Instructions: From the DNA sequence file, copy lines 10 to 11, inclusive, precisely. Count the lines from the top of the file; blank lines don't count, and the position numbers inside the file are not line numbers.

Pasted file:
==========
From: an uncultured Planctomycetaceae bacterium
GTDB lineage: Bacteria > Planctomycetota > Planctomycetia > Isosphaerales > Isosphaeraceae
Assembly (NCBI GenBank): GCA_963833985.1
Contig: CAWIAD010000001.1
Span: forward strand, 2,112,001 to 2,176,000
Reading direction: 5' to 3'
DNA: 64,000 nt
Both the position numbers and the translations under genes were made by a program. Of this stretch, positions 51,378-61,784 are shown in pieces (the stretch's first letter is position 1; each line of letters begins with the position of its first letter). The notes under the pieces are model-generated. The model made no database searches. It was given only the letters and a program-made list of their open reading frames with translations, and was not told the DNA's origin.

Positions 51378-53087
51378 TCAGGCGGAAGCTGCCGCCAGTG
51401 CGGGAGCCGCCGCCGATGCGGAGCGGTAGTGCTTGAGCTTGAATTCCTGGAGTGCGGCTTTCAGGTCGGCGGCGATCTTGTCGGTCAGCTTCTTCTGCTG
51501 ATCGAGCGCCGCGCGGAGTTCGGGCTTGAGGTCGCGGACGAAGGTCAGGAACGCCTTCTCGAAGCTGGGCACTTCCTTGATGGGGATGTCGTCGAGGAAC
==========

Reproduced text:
51378 TCAGGCGGAAGCTGCCGCCAGTG
51401 CGGGAGCCGCCGCCGATGCGGAGCGGTAGTGCTTGAGCTTGAATTCCTGGAGTGCGGCTTTCAGGTCGGCGGCGATCTTGTCGGTCAGCTTCTTCTGCTG